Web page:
What is also noteworthy about the DF-26B is that it is a dual-capable missile, a type of weapon banned by the Intermediate-range Nuclear Forces Treaty signed by the United States and the Soviet Union at the end of the Cold War. As China was never invited to join the agreement, and apparently didn’t abide by it, the United States withdrew from the treaty during the Trump administration citing in part Beijing’s deployment of such weapons as a justification.

As is often said on Saturday morning PSAs aimed at children, “knowing is half the battle.” The United States is aware that China can target the carriers with such weapons – and counter it by not providing an opportunity to come within range. That is of course Beijing’s goal, and the weapons could allow it to expand its control of the Indo-Pacific region.

Yet, perhaps this should be enough to make U.S. lawmakers and U.S. Navy officials consider the future of the supercarrier.

A Senior Editor for 1945, Peter Suciu is a Michigan-based writer who has contributed to more than four dozen magazines, newspapers and websites. He regularly writes about military hardware, firearms history, cybersecurity and international affairs. Peter is also a Contributing Writer for Forbes. You can follow him on Twitter: @PeterSuciu.

Written By

Peter Suciu is a Michigan-based writer who has contributed to more than four dozen magazines, newspapers and websites. He is the author of several books on military headgear including A Gallery of Military Headdress, which is available on Suciu is also a contributing writer for Forbes Magazine.



  1. Steven

    August 4, 2022 at 6:44 pm

    lol, by the time any missle landed it would hit water, the carrier would be long gone. Plus it would be stupid to kill a carrier, the backlash would not be worth it. Like they say, if your gonna hit him, you’ll have to kill him. China can’t kill usa, so why provoke it? Just putting a submarine blockade on China would destroy her… It’s like the old Soviet Union. They were the bogeyman for decades. In reality they were, and still are (Russia, not CCCP), nothings. They are nothing, all they have is their nukes. and people have even said the dirty secret is Russia’s nukes are so old and neglected they don’t even work.

  2. Eric-ji

    August 4, 2022 at 9:05 pm

    Of course ships, even nuclear supercarriers, can be sunk. And yes it would be a nightmare for whoever is president, for whoever did the sinking, the people of both countries, & the world. Hopefully no one is that mentally challenged.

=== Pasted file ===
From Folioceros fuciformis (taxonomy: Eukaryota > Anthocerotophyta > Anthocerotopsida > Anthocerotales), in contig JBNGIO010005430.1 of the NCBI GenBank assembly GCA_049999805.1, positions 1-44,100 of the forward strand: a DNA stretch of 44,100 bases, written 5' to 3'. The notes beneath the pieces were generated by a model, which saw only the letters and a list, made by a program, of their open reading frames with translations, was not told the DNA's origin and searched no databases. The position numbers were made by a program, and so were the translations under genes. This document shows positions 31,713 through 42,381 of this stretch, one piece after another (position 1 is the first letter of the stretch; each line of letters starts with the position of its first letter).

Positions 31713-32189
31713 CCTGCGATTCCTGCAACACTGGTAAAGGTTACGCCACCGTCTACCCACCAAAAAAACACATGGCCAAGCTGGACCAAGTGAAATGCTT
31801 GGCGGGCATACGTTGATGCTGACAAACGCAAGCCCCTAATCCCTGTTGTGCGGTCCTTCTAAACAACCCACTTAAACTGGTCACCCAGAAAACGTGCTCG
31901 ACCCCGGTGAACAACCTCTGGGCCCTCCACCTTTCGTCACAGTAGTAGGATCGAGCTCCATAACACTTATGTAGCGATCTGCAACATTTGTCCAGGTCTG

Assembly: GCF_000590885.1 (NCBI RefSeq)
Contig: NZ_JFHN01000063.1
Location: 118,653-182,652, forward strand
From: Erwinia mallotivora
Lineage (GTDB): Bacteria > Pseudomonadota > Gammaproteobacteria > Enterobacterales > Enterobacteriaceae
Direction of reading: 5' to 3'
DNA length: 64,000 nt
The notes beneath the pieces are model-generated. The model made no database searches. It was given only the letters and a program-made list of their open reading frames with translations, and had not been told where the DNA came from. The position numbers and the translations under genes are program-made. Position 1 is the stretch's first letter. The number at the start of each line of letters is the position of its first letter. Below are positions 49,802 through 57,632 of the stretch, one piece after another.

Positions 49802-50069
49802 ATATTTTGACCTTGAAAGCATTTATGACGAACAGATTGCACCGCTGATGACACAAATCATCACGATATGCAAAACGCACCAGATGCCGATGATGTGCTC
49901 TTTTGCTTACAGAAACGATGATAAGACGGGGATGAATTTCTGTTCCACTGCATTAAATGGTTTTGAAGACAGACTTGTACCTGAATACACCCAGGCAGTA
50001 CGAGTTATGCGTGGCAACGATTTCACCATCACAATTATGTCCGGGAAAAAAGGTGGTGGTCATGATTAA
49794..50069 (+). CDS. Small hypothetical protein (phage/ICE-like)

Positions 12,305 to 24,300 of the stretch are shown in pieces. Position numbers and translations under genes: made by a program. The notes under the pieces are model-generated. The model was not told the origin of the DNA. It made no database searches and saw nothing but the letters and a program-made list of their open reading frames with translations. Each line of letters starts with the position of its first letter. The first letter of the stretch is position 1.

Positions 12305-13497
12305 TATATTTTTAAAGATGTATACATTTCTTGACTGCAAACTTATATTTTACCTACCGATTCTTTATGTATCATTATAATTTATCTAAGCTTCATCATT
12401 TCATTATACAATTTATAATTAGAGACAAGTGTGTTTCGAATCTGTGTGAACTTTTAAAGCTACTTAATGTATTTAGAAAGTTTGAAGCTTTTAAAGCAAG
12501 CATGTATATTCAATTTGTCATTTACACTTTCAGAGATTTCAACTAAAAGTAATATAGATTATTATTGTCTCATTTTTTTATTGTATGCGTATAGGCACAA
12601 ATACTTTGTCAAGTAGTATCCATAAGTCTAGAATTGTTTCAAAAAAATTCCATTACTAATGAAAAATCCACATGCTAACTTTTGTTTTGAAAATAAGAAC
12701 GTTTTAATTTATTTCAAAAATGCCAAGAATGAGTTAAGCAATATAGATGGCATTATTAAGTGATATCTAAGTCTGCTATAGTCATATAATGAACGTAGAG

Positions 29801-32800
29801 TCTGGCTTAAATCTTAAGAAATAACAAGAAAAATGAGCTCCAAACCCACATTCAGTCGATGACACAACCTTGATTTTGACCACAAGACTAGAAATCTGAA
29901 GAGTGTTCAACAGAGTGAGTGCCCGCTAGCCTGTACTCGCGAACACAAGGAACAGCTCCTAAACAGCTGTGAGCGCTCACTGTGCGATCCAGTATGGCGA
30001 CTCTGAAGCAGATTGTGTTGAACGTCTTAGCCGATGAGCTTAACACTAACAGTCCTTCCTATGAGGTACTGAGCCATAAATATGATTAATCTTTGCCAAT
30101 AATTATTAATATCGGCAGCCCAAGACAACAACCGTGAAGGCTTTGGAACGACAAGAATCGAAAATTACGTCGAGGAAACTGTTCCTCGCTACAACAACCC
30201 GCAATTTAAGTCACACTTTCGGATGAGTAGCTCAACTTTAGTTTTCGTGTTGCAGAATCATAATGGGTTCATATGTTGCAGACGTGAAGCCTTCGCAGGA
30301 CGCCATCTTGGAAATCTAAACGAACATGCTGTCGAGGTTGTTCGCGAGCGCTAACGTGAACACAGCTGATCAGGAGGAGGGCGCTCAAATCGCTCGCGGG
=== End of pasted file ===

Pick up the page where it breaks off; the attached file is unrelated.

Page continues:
3. Jacksonian Libertarian

    August 5, 2022 at 12:10 am

    In the “mature precision strike regime” surface ships are obsolete. They can’t hide from satellites or stealth recon, and their wakes literally point out where they are, where they are going, and how fast. The only question is how many missiles will it take to overwhelm the defenses and destroy the ship? The ballistic missiles discussed here are only one of the types of anti-ship missiles available. Submarine, Ship, land, and Air launched sub-sonic, super-sonic, and hyper-sonic missiles are all available.

    It only took 2 missiles to sink the 13,000ton Moskva. A sink exercise on an empty aircraft carrier, is not a valid test. Aircraft carriers and warships are filled with fuels, high explosives, and low explosives, which make up a significant percentage of their tonnage. A burn out hulk that doesn’t sink, is still destroyed.

    In an age of smart anti-ship missiles, and cheap, attritable, long range drones, the justification for expensive “all your eggs in one basket” Aircraft Carriers is gone.

  4. ptownpt

    August 5, 2022 at 1:52 am

    The Kamakazi was the first long range high precision anti shio missile capable of sinking or putting large capital ships out of action. The concept has been refined by the Russians and Chinese to the point where the ranges of high precision unmanned ASMs far exceeds the strike range of the carrier’s embarked attack aircraft. Ditto, the hypersonic speeds of ASMs exceeds the capabilities of surface ships air defenses rendering them defenseless from air attack.
    For the above reasons, US national command political authorities are unlikely to risk the future deployment of carries near the hostile littorals of adversaries armed with long range hypersonic ASMs. Thus ASMs have effectively denied air carriers their ability to perform their strike role with their embarked attack aircraft. Which begs the question, of what future military value are defenseless large high value targets like carrier battle groups against the widely distributed lethality of long range Russian and Chinese air, surface and subsurface launched ASMs?

  5. Error402

    August 5, 2022 at 2:47 am

    US has never really left its 19th & 20th century gunboat days behind.

    Today, it continues the ugly policy of gunboat sailby to provoke and intimidate others (including subs off Russian bases and off chinese cities).

    Today, xi jinping’s comrades biden and austin and blinken want to sail or use carriers as death-dishing implement.

    But sinking such US carriers is only half of a solution.The real mcCoy thing is to work up a real mcCoy storm by smashing Okinawa island to a smouldering wreck.

    The japs will be screaming for uncle Sam to get the fick out of the region, prompting others to do the same.

    That’s important cuz uncle Sam is planning to FORWARD BASE its hypersonic arsenal right there, at the front window & front door as well.After it has completed development and testing of hyper missiles & projectiles which hasn’t happened yet.

    Apart from preventing uncle Sam placing its hyper arsenal in the region or right next door, china needs to go the ‘next step beyond’ i.e. fly a fleet of spaceplanes in constant low earth orbit.

    Such spaceplanes could be endowed with ability to separate ‘head from neck’ of uncle Sam in case of dangerous or fatal threat from Navy carriers by hurling a kinetic payload at 1600 Pennsylvania avenue or the DoD building next door.

    And it has already started. On 4 august 2022, its secretive spaceplanes made its second flight although this one is NOT GOOD enough compared to the one expected to fly in 2025 which is a HTHL type.